Get 20M+ Full-Text Papers For Less Than $1.50/day. Start a 14-Day Trial for You or Your Team.

Learn More →

Vague Language That Is Rarely Vague P : A Case Study of “Thing” in L1 and L2 Discourse *

Vague Language That Is Rarely Vague P : A Case Study of “Thing” in L1 and L2 Discourse * This paper investigates the use of “vague language” ( Channell, 1994 ) in English L1 and L2 speaker discourse. In particular, the item “thing”, which is used about 2.5 times more often by the L1 than the L2 speakers, is analysed in job interviews in Australia. Since “thing” has been termed “vague language” this paper will first provide a theoretical discussion of the notion of vagueness with a special focus on “thing”. The discussion of vagueness is mainly based on the “underdeterminacy thesis” ( Carston, 1988, 2002; Atlas, 2005 ) and is, thus, closely linked to explicature construction and the notion of saturation. The theoretical discussion will lead to a definition of vagueness as a pragmatic hearer based phenomenon (vagueness P ) which will be applied to an analysis of “thing” in the L1 and L2 employment interview data collected. The analysis will show that “thing” is used differently by the two populations with regards to the notion of vagueness P but also with respect to the saturation requirement of this item. While the analysis shows that “thing” is not inherently vague P , some instances of “thing” in the L2 data do seem to introduce the phenomenon of vagueness P . Furthermore, the preference of L1 and L2 speakers for different saturation processes has an influence on the effect achieved by “thing”. http://www.deepdyve.com/assets/images/DeepDyve-Logo-lg.png International Review of Pragmatics Brill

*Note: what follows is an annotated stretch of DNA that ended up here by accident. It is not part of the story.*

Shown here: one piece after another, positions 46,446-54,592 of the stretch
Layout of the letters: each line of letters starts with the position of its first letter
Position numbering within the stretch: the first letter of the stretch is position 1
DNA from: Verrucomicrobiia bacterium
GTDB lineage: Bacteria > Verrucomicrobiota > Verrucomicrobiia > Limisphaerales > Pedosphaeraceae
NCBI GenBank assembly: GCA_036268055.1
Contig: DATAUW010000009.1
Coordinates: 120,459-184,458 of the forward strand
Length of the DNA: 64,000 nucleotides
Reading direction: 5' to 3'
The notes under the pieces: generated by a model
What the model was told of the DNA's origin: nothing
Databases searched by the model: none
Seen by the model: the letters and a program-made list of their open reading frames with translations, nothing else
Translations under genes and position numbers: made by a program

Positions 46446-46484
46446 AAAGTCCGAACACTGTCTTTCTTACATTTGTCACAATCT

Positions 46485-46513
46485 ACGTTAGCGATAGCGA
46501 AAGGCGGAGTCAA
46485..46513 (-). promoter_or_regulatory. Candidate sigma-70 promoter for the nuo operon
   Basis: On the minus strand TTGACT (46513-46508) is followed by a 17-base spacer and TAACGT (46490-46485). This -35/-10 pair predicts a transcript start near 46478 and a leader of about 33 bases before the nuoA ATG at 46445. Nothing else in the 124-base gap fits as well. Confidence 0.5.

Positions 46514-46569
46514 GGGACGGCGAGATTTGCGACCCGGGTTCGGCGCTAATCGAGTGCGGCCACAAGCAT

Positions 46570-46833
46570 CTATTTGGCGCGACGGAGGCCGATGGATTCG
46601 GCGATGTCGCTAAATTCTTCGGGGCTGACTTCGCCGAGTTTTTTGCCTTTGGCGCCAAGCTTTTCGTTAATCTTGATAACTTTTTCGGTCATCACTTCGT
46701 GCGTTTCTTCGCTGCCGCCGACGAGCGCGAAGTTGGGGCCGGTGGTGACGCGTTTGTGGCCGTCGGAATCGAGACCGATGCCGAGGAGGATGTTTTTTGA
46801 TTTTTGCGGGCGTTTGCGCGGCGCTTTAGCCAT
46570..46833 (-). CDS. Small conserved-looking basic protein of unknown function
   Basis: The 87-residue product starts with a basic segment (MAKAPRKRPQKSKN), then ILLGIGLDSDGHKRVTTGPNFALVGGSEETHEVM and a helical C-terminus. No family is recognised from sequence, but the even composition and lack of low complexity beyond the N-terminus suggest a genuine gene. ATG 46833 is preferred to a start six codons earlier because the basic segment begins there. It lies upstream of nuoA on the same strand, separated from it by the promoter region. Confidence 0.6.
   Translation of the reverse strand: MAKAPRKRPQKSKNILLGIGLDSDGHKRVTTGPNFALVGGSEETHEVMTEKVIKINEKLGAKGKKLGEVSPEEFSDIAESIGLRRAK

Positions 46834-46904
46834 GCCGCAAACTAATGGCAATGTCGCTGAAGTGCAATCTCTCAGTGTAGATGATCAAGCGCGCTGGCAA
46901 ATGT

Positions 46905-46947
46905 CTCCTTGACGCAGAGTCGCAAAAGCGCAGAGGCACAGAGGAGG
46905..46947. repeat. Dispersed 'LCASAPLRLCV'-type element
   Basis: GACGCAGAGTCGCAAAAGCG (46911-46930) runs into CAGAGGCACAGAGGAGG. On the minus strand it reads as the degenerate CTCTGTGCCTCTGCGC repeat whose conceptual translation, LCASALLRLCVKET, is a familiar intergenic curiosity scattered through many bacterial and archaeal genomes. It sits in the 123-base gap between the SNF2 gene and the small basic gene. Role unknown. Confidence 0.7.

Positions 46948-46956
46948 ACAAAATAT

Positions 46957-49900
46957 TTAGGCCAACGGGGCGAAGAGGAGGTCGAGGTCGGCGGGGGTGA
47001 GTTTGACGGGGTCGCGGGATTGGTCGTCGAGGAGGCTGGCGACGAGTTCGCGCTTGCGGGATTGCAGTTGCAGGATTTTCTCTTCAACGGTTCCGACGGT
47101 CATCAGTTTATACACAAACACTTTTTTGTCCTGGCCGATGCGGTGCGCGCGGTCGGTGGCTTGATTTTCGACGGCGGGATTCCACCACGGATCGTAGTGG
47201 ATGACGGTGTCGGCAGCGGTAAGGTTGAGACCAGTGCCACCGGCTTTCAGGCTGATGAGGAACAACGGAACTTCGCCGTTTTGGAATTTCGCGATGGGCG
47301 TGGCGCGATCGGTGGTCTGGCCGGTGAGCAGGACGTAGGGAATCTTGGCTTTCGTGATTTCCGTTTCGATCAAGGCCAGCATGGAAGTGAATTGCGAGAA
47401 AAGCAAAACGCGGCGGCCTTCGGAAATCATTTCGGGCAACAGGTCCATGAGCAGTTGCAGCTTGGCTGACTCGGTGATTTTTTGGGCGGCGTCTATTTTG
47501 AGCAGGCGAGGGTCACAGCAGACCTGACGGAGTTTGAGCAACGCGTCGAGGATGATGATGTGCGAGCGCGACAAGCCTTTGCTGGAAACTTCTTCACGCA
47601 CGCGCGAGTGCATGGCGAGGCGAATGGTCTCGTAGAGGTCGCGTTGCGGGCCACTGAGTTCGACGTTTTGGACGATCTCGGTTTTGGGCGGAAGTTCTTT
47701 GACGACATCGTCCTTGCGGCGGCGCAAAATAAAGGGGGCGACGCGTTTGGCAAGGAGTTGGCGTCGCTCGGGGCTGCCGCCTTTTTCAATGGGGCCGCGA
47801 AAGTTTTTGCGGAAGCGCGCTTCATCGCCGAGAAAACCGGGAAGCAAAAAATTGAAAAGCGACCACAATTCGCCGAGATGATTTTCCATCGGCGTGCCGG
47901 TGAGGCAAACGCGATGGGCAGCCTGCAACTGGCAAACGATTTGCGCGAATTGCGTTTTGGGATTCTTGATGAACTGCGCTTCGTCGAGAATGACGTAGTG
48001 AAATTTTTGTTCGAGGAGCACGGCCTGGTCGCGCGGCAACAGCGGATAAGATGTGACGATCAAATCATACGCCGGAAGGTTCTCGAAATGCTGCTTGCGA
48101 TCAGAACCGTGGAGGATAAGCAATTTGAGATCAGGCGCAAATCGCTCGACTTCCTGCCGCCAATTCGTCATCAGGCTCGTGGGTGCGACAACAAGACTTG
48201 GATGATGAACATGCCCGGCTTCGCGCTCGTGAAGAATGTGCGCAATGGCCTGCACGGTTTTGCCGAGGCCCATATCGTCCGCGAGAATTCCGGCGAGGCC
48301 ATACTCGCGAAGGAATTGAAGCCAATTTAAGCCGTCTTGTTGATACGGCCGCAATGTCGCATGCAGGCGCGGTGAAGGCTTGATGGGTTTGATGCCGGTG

Vague Language That Is Rarely Vague P : A Case Study of “Thing” in L1 and L2 Discourse *

International Review of Pragmatics , Volume 4 (1): 3 – Jan 1, 2012

Loading next page...
 
/lp/brill/vague-language-that-is-rarely-vague-p-a-case-study-of-thing-in-l1-and-1uwUCLGvHo
Publisher
Brill
Copyright
© 2012 by Koninklijke Brill N.V., Leiden, The Netherlands
Subject
Articles
ISSN
1877-3095
eISSN
1877-3109
DOI
10.1163/187731012X632045
Publisher site
See Article on Publisher Site

Abstract

This paper investigates the use of “vague language” ( Channell, 1994 ) in English L1 and L2 speaker discourse. In particular, the item “thing”, which is used about 2.5 times more often by the L1 than the L2 speakers, is analysed in job interviews in Australia. Since “thing” has been termed “vague language” this paper will first provide a theoretical discussion of the notion of vagueness with a special focus on “thing”. The discussion of vagueness is mainly based on the “underdeterminacy thesis” ( Carston, 1988, 2002; Atlas, 2005 ) and is, thus, closely linked to explicature construction and the notion of saturation. The theoretical discussion will lead to a definition of vagueness as a pragmatic hearer based phenomenon (vagueness P ) which will be applied to an analysis of “thing” in the L1 and L2 employment interview data collected. The analysis will show that “thing” is used differently by the two populations with regards to the notion of vagueness P but also with respect to the saturation requirement of this item. While the analysis shows that “thing” is not inherently vague P , some instances of “thing” in the L2 data do seem to introduce the phenomenon of vagueness P . Furthermore, the preference of L1 and L2 speakers for different saturation processes has an influence on the effect achieved by “thing”.

Journal

International Review of PragmaticsBrill

Published: Jan 1, 2012

Keywords: vague language; underdeterminacy; saturation; L2 speaker; employment interview; thing

References